Biltmore Estate is on any must do list when visiting Asheville. Not only the largest private home in America, this treasured tourist destination welcomes over 1 million visitors a year. Registered as a National Historic Landmark, this North Carolina landmark earns the title of #1 North Carolina visitor attraction in its category (museums, historic buildings and zoos). Melodious TravelingMom offers 6 tips on how to do Biltmore Estate like a Vanderbilt to maximize your Biltmore experience.
Showing off the best of Asheville to our California friends, it was a no brainer: we had to take them to Biltmore. After all, Biltmore Estate is the largest private residence in America and registered as a National Historic Landmark.
Our West Coast friends were thrilled at our choice.
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But I was suddenly panicked. Our family has been to Biltmore Estate on numerous occasions, and I wanted to be sure that our friends’ experience measured up to the Vanderbilts (the family that owns the property) themselves.
Well, that may be a tad unrealistic, but these 6 Tips we used will hopefully maximize how guests approach their Biltmore Estate vacation.
6 Tips on How to Do Biltmore Estate Like a Vanderbilt
1. Audio Tour of the Biltmore House
Part of being a Vanderbilt is knowing all about the family tree and the deep traditions and history of the grounds. An audio tour accomplished that for our party of 4. Having friends with us who had never been to Biltmore, we decided the 90-minute audio tour was the way to go! We toured all three floors and the basement in under 2 hours and learned more about the history of Biltmore House than I had on any prior visit.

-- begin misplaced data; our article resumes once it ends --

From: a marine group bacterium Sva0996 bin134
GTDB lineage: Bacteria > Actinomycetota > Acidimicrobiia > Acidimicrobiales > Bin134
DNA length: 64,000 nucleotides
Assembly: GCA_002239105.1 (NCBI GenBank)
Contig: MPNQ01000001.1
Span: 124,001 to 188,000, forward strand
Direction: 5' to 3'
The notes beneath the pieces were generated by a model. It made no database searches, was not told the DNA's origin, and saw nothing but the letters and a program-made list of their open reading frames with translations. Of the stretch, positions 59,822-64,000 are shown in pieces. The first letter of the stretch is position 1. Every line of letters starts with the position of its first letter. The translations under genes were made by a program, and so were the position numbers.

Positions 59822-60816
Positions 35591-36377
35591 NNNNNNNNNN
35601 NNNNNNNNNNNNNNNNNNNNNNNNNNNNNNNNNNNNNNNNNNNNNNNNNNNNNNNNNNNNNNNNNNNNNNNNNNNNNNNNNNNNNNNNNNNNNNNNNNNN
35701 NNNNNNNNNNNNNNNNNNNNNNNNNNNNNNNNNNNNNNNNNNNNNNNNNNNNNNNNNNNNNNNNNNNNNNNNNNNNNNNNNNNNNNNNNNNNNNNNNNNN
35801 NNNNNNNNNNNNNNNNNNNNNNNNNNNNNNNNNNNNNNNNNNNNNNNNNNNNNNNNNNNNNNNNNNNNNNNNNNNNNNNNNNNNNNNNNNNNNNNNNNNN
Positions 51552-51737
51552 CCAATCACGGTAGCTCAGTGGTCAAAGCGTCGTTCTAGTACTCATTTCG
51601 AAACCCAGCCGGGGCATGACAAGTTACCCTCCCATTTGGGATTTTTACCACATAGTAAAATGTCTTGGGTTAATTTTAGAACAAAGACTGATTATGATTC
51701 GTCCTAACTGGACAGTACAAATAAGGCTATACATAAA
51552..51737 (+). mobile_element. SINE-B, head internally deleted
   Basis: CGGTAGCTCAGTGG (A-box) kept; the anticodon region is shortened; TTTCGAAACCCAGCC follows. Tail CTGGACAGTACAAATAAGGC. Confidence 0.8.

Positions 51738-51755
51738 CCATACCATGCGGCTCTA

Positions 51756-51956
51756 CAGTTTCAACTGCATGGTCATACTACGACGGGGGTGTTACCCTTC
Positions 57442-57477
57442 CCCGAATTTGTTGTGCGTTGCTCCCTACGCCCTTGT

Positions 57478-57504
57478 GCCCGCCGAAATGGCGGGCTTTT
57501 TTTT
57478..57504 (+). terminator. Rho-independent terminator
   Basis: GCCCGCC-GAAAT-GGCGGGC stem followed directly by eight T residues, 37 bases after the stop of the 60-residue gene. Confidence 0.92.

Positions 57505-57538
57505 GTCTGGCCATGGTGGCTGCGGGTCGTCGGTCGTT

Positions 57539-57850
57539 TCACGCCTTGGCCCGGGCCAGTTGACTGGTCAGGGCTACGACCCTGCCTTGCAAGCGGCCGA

For instance, my favorite story shared on the audio guide was about a young servant who was so stunned by the grandeur of the banquet hall that she dropped the tray of china she held. Instead of freaking out, George Vanderbilt actually helped her clean up the broken pieces. What a brilliant idea to use storytelling in informing guests about the family and the history of the home.
Another awe-inspiring moment happens in the tapestry gallery. I was amazed when the audio guide said the tapestries took 5 years to design and plan — and 5 years to weave them. That’s persistence!
2. Gawk at the Gardens
Biltmore Estate goes way beyond the Biltmore House itself. The property spans over 8,000 acres, including brilliant gardens which were designed by landscape architect Frederick Law Olmsted. My friend and fellow Garden Geek TravelingMom Julie KNOWS gardening and shares how she explored Biltmore history and horticulture. Although I have a black thumb, even I appreciated the lushness and beauty of the grounds.